In the six years of having my autoimmune disease, I've learned what I need from a person in order to view them as a potential long-term partner.
When I used to date, I’d do something my good friend Karen calls “frontloading.” When I misspelled it right now as “frintliading” my Android’s spellcheck suggested "reinforcing." EXACTLY.
Let me tell you everything awful about me so that if you're going to reject me we can get that part over with.
I did not realize that telling dudes highly personal stuff about yourself that you are obviously ashamed of weirds them out. When the “relationship” -- I am talking about guys I’d gone on zero to one dates with -- didn't work, I’d blame it on my past. Confirmation that I was dirty and damaged and that no one would ever really want me.
When I started dating this time after my last breakup, I went to my friend Francisco for advice. Francisco is not only my friend but the guy that gives free sex advice in Union Square Park -- you know, “Free Sex Advice with Francisco.” Perfect source for knowledge and insight. We talked about this issue of my “coming out” and came to the conclusion that I didn’t have to. Not right away. In fact, given the fact that I’m the kind of writer that writes all my personal biz on the Internets for all the world to see, it made a whole lot of sense to not give dudes so much as my last name.
Most guys didn’t even ask. If they did, I just said I was a public figure and preferred people got to know me vis-a-vis me, rather than my work.
Waiting until the third or fourth date meant that I didn't even tell most guys that I used to sell sex. When I did tell a guy, I began to notice that something interesting would happen. Instead of giving me the stink face I’d have gotten had I told him when we’d just met, most guys that I’d gone out with on a couple dates beforehand didn’t react at all. They didn’t judge me or see me differently. In fact, when we talked about it a little, a lot of guys naturally shared that, at one point or another, they’d purchased sex. No big deal. If they didn't volunteer it, I would sometimes ask. Every guy I’ve ever asked has said yes.
You might have never asked him, but your boyfriend or husband has probably bought sex.
I think because I had learned how to ask in a truly non-stigmatizing way, these dudes felt safe enough to share how they boinked a Russian hooker on a trip abroad or went through a stage in college when they, too, spent lots of time on Craigslist. And, I mean, I guess it’s not really that surprising. The guys I met while selling sex were grown up versions of the boys I went to high school with. I met all kinds of guys -- young men, old men, sad men, clever men. Sleazy, oily typical strip club types but also charming, attractive, successful, bright men. Just as there’s no one typical sex worker, there’s no typical “John.”
Now that I’m out of the industry, I sometimes make the mistake of categorizing all the dudes who fucked me for cash as deviant. And some were. But then, some guys were exceptionally nice. Some were sick and suffering, just as I was. But the overwhelming majority were relatively benign. They were visiting a world I lived in 24-7, akin to someone who goes out every now and again and gets drunk. I was an alcoholic and a sex addict, they were spending one random night at the bar.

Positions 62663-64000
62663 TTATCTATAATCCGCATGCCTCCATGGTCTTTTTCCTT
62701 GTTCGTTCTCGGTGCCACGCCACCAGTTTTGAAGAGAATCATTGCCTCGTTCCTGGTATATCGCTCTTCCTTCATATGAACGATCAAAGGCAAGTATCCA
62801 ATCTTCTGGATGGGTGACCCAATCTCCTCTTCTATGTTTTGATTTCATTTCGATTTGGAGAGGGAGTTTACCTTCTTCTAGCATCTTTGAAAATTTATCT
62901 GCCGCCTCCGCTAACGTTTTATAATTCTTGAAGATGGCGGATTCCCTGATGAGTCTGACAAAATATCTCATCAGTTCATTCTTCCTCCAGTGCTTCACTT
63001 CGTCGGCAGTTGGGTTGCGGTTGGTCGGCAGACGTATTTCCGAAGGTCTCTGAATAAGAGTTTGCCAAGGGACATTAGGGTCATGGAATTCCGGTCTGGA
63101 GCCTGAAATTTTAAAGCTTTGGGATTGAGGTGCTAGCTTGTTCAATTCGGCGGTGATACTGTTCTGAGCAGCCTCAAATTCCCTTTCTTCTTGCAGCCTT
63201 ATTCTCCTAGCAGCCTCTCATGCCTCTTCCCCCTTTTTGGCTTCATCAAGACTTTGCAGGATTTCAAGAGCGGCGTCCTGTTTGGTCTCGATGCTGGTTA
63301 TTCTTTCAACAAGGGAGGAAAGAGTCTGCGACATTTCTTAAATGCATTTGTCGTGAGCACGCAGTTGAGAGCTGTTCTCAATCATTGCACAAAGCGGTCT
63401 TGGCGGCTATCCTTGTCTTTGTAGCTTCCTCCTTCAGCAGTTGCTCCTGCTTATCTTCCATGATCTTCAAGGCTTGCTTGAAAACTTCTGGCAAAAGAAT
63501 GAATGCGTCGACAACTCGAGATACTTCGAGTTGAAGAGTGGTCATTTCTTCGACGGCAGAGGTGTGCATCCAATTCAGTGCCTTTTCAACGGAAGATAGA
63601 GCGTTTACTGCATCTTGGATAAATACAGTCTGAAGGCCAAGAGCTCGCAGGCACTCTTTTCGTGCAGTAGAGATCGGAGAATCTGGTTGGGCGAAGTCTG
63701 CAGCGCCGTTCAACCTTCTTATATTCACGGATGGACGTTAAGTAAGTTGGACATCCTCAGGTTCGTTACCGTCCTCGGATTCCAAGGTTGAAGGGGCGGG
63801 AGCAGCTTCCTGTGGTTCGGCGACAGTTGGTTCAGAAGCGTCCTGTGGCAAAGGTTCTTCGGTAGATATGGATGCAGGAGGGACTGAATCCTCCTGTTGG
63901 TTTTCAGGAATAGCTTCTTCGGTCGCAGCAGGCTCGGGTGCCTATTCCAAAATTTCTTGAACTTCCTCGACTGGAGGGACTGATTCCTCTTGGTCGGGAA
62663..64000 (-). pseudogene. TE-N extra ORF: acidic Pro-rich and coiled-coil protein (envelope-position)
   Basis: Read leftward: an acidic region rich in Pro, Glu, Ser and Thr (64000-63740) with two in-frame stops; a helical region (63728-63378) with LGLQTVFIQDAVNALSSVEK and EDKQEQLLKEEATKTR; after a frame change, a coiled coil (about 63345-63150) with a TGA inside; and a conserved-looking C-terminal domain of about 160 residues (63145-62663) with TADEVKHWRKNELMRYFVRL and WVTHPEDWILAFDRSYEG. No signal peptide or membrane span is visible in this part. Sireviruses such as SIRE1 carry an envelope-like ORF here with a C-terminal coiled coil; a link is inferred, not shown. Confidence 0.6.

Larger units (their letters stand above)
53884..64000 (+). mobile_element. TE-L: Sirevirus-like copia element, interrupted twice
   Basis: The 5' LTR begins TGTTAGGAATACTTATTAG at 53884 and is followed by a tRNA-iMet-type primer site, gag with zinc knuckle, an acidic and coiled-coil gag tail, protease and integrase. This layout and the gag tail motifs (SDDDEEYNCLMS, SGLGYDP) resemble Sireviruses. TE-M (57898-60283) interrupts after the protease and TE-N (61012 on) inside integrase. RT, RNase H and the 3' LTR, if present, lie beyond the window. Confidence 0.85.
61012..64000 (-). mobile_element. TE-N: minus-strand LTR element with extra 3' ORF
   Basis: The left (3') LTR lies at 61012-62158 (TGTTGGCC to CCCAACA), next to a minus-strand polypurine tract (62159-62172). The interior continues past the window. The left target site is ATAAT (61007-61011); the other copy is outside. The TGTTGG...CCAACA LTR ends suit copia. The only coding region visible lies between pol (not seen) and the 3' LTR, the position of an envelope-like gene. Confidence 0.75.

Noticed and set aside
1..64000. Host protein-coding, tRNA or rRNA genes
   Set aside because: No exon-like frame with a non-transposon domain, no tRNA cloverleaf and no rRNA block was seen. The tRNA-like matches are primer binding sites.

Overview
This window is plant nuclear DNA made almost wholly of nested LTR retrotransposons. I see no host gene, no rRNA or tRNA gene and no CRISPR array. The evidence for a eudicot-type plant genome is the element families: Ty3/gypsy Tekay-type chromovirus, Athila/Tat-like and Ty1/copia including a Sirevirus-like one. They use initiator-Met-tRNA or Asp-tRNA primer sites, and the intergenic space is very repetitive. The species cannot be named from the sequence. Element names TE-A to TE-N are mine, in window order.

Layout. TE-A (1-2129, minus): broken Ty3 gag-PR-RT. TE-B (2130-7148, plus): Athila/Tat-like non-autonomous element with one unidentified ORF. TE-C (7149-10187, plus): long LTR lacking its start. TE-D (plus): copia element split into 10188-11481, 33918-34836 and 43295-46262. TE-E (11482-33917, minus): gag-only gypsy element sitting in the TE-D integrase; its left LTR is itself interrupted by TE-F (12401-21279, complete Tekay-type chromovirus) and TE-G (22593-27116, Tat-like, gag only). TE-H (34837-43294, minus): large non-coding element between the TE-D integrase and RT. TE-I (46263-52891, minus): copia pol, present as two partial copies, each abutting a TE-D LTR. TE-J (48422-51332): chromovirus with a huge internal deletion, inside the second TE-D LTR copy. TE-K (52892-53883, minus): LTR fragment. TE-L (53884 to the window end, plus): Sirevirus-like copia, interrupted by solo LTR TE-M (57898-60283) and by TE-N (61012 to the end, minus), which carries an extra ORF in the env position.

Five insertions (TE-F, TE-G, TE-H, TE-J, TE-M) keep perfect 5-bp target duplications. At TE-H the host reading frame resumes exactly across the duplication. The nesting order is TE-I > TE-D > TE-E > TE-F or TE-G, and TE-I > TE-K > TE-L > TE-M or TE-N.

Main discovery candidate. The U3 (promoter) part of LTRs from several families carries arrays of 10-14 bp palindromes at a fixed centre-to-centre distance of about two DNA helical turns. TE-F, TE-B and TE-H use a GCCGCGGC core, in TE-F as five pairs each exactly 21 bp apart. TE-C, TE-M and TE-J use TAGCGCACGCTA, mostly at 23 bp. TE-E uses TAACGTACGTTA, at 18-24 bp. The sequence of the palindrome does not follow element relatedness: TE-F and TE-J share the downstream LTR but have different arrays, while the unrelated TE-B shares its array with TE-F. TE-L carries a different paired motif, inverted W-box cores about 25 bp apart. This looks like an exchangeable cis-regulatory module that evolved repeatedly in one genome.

I went on no less than thirty dates before I met my current boyfriend -- I know this because I kept track in my Google calendar and at some point, probably when my friend Niesha was complaining how hard it is to meet a decent guy, I went back and counted. Niesha’s right: meeting the right guy takes work, regardless of who you are and what ish you’ve got stuffed in the back of your closet. Dating is weird and hard. But rejection, I learned, is not always personal. You have to keep an eye out for the prize and believe that you deserve it, which is really only possible if you’re not thinking of yourself as a “booby prize.”
There used to be a gameshow called “Baggage.” You can guess what it’s about. Sure, some of us have something we think is gameshow-extreme, but everybody’s got something. The key, I learned, is to get to know each other without stereotypes getting in the way. When I met my BF, there were a couple “red flags”: he didn't drink (alcoholic!), he was five years younger than me, he’d never had a serious girlfriend before, he worked for the NY Post. I’m glad I overlooked my prejudices and gave him a chance.
Because he works for the NY Post, something he told me in one of our first conversations, it seemed illogical to withhold who I was, and so I told him right away. He said something to the effect of "I'm sorry that happened to you" -- regarding this. Then, he told me something personal about himself to even the playing field. Right response! Moving on!
On the issue of my sex work past, he was neither turned away nor titillated (another equally common, equally undesirable response). When it comes to women’s participation in the sex industry, he’s neutral -- probably more neutral than me. This is how you develop intimacy and trust, something I’m slowly, slowly getting better at.
We’d been dating for around four months when I realized I had never asked him the question: had he ever bought sex? I asked him one night. After a thoughtful pause, he said: “Does a hand job at a strip club count?”
Uh, yes, that counts. And it doesn’t matter either way.